US Bancorp's Glass Is Half Full
The Motley Fool
One nice thing about owning US Bancorp (NYSE: USB) is that you know you won’t blow up when it reports earnings. Unlike other money-center banks such as JPMorgan Chase (NYSE: JPM) and Citigroup (NYSE: C), it won’t make dumb loans to a risky country, nor will it be involved in a hedge-fund trade that went bad, nor will it grow through making large acquisitions. It is not that kind of company.
As expected, the third quarter was not exciting. It’s hard to analyze the company’s performance without diving into a series of glass-half-empty and glass-half-full arguments. So I’ll do just that.
Half full: Earnings per share rose 6.5% over the third quarter of 2005 — not bad, considering the stock is yielding 3.8%.
Half empty: Half of the EPS growth came from stock buybacks.
Half full: The rate of decline in net interest margin has been decelerating and likely will come to a halt if or when the Federal Reserve stops raising short-term rates.
Half empty: The net interest margin declined further, from 3.95% last year to 3.56% in the current quarter. Though loans have grown by 5.6%, average deposits shrank by 0.8%. To make things worse, non-interest-bearing deposits declined 4.8% as customers fled to accounts that paid higher interest. That further contributed to an increase in cost of capital.
Half full: This quarter demonstrated the tremendous value of the fee side of the business, which accounts for about half of the company’s profitability. Fee revenues grew 15% on an organic basis — very impressive!
So which is it?
The fee business is firing on all cylinders. But in the lending business, half is working (i.e., assets are growing) but the other half is temporarily broken (i.e., deposits are shrinking and the net interest margin is contracting).
This is where my “half-full” personality takes over. I’m not sure what could stop the deposit shrinkage, but stabilizing short-term rates should definitely help to stop the bleeding in the net interest margin. Once the contraction there stops, the net income will start growing nicely because the loan portfolio is growing. Banks have a tremendous operational leverage in that costs grow at a slower rate than revenues. Even a mild resumption of net interest income growth should help the company to substantially accelerate EPS growth.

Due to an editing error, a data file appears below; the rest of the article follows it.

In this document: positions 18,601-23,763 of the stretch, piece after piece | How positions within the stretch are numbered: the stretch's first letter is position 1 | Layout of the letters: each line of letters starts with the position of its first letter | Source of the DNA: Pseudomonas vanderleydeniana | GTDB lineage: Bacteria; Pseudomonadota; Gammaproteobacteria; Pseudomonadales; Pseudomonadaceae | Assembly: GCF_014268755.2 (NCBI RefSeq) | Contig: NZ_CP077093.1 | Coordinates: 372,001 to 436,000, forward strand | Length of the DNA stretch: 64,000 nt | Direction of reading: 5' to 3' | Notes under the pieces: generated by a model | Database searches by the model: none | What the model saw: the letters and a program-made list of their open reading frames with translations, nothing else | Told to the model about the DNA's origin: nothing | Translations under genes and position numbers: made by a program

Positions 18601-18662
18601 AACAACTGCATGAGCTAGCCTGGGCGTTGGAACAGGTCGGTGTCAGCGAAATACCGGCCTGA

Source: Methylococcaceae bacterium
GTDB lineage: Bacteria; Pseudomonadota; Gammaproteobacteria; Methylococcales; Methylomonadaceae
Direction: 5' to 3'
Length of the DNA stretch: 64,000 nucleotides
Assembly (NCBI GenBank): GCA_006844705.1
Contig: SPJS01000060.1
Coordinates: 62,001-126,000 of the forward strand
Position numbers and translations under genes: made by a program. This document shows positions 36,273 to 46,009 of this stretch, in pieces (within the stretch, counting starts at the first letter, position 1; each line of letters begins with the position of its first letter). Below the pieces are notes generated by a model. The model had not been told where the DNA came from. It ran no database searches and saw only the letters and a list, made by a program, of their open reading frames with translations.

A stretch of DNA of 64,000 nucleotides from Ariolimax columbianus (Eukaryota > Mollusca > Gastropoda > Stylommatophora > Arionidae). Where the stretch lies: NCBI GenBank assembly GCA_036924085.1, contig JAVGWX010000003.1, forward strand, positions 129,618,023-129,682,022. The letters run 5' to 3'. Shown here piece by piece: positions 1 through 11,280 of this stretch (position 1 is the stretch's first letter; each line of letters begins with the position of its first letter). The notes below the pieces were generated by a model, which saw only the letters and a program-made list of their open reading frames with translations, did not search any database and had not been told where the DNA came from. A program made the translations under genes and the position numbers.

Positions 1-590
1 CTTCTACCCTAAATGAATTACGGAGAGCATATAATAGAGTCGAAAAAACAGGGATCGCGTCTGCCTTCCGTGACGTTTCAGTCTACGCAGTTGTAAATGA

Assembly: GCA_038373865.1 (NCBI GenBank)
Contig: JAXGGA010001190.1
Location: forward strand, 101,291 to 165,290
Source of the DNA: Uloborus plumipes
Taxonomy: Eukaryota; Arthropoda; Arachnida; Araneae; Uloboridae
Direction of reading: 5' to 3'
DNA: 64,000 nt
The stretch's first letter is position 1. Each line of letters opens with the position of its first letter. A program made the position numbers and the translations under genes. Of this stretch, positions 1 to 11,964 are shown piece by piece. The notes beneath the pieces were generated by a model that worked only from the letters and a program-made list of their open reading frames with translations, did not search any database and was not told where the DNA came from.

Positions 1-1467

US Bancorp is trading at about 13 times earnings, so it’s not screaming “cheap.” But it’s not expensive, either. However, any expansion in margins, if achieved on top of growing loans, should send earnings growth into the double digits, and earnings estimates should face upward revisions.
This is one of the best-managed large-size banks, it has one of the lowest cost structures in the industry, and it has been very conservative with its lending practices. Though it does have an exposure to home equity loans — which I believe is a riskier business than most people believe — it is a relatively small part of its overall loan book.
One final word from the half-empty side: A significant slowdown in the economy is not good for any bank, including US Bancorp, as loan growth declines or turns negative and bad debts increase. Though I expect US Bancorp to fare better than most banks, it is not immune from troubles.
I am the CEO at Investment Management Associates, which is anything but your average investment firm. (Seriously, take a look.)
I wrote two books on investing, which were published by John Wiley & Sons and have been translated into eight languages. (Even in Polish!)
In a brief moment of senility, Forbes magazine called me “the new Benjamin Graham.” (They must have been impressed by the eloquence of the Polish translation.)
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